A publication of Appalachian Voices


A publication of Appalachian Voices


Good Things Come in Small Packages

Story by Sarah Vig

This 10 kilowatt Bergey turbine, erected by a family in Haywood County, NC, generates approximately 14,000 kilowatt hours per year—more than enough electricity to power the family’s home. Excess electricity is then sold back to the grid. Total cost for the system was approximately $40,000. Photo courtesy of NC Green Power

Though the image of large industrial-scale wind turbines has become common, seen on PowerShift T-shirts and sprouting out of cornfields in Iowa and mountains in Tennessee alike, not every wind turbine towers on the skyline.

Wind turbines are made in a number of smaller sizes, more suitable for residential application and adaptable to different average wind speeds. This allows home or property owners to invest in and generate their own power.

“Small wind” is generally regarded as any turbine less than 100 kilowatts, but turbines as small as 40 watts can provide enough electricity to pump water.

At the small wind research and development site on Beech Mountain near Banner Elk, N.C., a small number (usually between three and five) of these smaller turbines are running simultaneously. Here, small wind turbine manufacturers can donate models to be tested by Appalachian State University students, faculty and staff for reliability and performance.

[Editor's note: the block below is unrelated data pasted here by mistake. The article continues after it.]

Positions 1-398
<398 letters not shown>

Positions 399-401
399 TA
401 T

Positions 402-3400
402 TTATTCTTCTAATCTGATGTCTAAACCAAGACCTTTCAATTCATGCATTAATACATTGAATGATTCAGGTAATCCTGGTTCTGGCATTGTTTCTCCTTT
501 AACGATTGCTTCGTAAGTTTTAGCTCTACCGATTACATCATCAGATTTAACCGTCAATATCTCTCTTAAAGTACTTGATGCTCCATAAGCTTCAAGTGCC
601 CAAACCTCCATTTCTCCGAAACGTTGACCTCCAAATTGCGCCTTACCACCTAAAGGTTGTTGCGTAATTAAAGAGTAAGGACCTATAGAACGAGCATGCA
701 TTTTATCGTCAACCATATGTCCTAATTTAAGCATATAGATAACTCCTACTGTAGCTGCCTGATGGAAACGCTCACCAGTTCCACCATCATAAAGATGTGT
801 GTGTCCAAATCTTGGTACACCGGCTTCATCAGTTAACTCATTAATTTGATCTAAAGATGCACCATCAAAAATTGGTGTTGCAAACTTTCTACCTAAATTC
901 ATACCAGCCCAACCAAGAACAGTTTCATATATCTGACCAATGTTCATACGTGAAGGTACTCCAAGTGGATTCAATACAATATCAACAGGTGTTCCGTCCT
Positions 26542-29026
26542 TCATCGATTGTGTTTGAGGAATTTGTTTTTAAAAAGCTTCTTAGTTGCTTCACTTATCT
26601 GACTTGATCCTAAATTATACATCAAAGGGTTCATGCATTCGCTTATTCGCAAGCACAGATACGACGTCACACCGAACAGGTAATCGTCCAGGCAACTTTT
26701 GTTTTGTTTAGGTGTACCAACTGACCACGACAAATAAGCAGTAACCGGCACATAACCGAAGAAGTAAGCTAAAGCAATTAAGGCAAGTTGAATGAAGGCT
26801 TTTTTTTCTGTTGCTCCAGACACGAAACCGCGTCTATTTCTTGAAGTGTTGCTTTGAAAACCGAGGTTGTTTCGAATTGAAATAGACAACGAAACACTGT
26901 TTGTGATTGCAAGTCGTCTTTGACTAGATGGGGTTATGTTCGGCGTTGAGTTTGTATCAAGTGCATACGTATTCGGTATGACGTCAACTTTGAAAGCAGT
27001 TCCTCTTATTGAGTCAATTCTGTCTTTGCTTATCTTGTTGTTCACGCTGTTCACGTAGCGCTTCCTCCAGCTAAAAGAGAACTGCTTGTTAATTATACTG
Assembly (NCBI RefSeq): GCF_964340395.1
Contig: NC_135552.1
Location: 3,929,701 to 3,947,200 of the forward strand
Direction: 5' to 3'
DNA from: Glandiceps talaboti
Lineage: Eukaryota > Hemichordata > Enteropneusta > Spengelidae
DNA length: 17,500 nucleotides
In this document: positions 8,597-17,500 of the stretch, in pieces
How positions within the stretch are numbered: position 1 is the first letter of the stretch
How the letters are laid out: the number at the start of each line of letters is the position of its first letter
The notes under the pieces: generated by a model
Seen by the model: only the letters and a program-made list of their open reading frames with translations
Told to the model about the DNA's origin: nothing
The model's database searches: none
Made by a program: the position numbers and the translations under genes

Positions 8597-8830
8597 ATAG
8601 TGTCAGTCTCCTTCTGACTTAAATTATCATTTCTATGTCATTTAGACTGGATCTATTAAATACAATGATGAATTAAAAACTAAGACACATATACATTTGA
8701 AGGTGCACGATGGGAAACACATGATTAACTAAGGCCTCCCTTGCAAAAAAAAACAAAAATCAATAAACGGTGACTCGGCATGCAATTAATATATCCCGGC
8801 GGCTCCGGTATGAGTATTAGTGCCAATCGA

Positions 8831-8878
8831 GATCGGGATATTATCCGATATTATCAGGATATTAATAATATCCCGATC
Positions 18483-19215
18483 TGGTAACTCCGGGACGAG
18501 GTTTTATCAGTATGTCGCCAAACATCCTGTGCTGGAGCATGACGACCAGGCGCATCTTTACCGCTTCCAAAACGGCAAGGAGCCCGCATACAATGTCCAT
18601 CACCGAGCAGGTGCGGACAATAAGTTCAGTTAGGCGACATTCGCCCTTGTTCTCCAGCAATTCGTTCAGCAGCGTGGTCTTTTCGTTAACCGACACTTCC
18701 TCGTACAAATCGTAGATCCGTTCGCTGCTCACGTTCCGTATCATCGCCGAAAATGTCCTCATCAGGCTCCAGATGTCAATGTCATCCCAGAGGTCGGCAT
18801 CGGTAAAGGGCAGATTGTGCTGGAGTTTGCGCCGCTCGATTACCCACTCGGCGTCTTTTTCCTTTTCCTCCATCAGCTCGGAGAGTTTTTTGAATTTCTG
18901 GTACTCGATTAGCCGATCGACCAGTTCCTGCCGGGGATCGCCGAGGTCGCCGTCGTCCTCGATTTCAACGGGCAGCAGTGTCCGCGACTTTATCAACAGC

Depending on their size and site, the turbines can either be grid-tied or used as battery chargers.
A grid-tied system is eligible for subsidies from green power purchasing programs, such as Tennessee Valley Authority’s Green Power Switch Program or NC Green Power. These programs offer a three to four cent premium payment per kilowatt hour above the standard rate for green power generators.

Battery charging turbines can be useful for remote locations or entirely off-grid systems, which typically use a combination of renewable energy technologies and energy efficiency to first reduce and then meet energy demands. Battery-charging systems can also be useful for very low-demand sites such as boats.

Smaller wind turbines allow individuals to take green power generation into their own hands, deciding what size and type of turbine suits their needs and best takes advantage of their wind resource.

According to a representative from the Small Wind Initiative, small wind turbines can work on any site with at least Class 2 wind resources (average wind speeds of five mph at 10 meters up and over six mph at 50 meters up).

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The Appalachian Voice is a publication of Appalachian Voices
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